In the Babylon 5 universe, the commanding officer of the station during the fitth season. Was briefly married to John Sheridan years ago, but just long enough for both of them to realize it was a big mistake. Does not get along with Garibaldi. Had a serious drug addiction problem before she straightened herself out and joined EarthForce.

It is probably a mark of greatness of Babylon 5 that it could succeed so well while making so many mistakes. While Babylon 5 was famous for its arc storyline, and the fact that characters and plots were developed intricately years in advance, it was also a television show that had to deal with the logistics of the medium, and had to often explain the movement of actors by adding or deleting from the plot in a slipshod fashion. It was never going to be certain that a fifth season of Babylon 5 was going to be made, and when it was, it was moved to another network, TNT. Because of this, Claudia Christian never came back to play Susan Ivanova for another season.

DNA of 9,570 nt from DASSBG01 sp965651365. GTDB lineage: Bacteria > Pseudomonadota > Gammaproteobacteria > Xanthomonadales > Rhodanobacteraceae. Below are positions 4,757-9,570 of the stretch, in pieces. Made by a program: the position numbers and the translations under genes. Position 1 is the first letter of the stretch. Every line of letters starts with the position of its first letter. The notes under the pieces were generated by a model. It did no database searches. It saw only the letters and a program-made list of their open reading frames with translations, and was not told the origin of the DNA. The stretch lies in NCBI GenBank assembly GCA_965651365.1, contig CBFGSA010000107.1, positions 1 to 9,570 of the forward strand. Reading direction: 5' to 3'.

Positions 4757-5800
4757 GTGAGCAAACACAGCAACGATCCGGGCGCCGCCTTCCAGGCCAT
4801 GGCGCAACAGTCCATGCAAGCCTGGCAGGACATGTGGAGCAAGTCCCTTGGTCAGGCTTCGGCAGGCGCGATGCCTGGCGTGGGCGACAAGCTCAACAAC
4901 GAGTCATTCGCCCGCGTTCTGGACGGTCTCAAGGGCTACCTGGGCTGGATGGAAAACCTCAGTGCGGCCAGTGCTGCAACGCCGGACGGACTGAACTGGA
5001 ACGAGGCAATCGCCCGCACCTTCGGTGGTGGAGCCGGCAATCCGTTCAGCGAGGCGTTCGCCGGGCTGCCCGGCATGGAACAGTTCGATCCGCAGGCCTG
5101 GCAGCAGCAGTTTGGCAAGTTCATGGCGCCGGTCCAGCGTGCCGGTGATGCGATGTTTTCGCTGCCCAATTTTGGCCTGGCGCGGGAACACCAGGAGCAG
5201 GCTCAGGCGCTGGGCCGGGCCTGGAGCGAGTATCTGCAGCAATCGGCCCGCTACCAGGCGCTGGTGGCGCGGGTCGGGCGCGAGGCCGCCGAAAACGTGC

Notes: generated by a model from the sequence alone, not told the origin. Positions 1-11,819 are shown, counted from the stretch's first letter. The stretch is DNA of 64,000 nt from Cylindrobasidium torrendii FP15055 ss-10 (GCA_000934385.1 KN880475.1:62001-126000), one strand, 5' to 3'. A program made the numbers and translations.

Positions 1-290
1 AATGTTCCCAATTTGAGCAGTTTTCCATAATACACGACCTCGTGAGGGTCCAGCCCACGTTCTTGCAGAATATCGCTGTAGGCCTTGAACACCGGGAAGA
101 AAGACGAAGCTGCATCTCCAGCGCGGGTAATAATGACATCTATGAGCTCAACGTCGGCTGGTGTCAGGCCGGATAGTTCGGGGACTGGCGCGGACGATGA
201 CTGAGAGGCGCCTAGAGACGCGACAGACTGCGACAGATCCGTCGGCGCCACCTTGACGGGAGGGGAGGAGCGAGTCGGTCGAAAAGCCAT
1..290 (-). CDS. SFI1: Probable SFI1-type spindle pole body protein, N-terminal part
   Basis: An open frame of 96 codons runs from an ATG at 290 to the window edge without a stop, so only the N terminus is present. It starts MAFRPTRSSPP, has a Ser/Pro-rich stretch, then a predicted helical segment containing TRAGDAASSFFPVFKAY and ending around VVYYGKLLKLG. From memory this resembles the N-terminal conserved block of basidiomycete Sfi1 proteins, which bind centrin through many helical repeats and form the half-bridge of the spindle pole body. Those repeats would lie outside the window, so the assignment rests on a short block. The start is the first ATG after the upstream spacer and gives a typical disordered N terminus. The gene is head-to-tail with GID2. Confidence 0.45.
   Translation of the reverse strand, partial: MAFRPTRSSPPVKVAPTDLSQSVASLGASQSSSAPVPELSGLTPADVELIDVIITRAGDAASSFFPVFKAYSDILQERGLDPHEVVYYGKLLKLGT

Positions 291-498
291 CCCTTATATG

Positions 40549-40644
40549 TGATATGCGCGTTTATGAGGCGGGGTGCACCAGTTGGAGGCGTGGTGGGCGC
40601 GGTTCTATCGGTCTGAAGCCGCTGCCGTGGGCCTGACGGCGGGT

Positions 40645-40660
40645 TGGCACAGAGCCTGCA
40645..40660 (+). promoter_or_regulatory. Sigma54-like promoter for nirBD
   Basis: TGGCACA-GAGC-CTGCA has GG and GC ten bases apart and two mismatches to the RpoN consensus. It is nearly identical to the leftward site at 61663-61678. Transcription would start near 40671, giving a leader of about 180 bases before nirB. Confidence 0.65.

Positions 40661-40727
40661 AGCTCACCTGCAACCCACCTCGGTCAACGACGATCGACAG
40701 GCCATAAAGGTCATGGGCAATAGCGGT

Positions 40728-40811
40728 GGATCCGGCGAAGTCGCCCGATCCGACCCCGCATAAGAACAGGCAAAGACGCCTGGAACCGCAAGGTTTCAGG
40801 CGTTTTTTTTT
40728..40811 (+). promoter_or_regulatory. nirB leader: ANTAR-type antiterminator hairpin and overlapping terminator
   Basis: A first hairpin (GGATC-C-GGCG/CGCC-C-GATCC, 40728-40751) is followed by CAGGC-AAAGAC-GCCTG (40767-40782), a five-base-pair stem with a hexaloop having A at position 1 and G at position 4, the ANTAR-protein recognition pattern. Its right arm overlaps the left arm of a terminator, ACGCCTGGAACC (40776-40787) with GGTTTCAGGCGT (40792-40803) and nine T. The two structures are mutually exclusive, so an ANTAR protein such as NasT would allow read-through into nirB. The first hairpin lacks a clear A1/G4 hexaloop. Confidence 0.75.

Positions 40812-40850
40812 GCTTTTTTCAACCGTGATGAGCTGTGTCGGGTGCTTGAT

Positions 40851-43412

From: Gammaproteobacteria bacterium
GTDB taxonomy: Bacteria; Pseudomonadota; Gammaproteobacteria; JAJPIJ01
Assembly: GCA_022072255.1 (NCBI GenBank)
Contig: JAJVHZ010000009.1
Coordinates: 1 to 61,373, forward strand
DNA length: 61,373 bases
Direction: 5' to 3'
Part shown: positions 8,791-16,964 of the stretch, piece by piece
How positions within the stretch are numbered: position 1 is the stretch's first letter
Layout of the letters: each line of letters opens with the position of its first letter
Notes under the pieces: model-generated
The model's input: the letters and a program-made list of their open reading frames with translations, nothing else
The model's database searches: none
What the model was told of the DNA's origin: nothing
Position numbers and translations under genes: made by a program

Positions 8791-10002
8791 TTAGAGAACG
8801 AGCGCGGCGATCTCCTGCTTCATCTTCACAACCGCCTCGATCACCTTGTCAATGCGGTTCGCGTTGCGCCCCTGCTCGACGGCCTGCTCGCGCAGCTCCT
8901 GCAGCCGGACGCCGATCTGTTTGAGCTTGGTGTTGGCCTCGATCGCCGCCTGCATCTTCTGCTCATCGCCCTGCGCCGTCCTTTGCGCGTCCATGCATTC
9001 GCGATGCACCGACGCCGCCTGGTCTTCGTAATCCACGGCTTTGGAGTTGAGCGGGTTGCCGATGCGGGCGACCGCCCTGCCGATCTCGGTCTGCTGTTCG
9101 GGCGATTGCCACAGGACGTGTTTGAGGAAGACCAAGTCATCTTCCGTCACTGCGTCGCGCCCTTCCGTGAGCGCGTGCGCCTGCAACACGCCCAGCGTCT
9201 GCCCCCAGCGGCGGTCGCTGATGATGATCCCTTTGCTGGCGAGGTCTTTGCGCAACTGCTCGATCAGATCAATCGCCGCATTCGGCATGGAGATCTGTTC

And this brings us to Elizabeth Lochley, played by Traci Scoggins who was introduced in the fifth season as the captain of Babylon 5. She was in many ways a replacement for the popular Christian/Ivanova, since she was a tough chick who was hot with an attitude. Babylon 5 being what it was, she was developed as a separate character, being less dour and pessimistic than Ivanova was. The problem with Lochley's character is that the 5th season was written after the main arc of the series was concluded, and consisted of a variety of interlocking plots where her character was not actually needed as a driving force. In fact, that is another confusing (and interestingly different) thing about Babylon 5: during the fifth season, the commander of the titular station is often unseen for episodes at a time.

Some of the development that she did undergo was spotty, dependent on revelations that formed a patchwork: she was, as a teenager, a drug addict. She was, for some reason, briefly married to the former commander of the station, John Sheridan. And she fought on the side of the right wing regime during the civil war. All of these pieces look like they were adding up to something interesting, but the great denouement of the series didn't give her time, or a place, to be developed. But it is a mark of the series ethic that even though she was in many ways a replacement character, with an uncertain role in the plot of the themes of the show, that she was at least given some attempt at development. That it didn't succeed is a noble failure.

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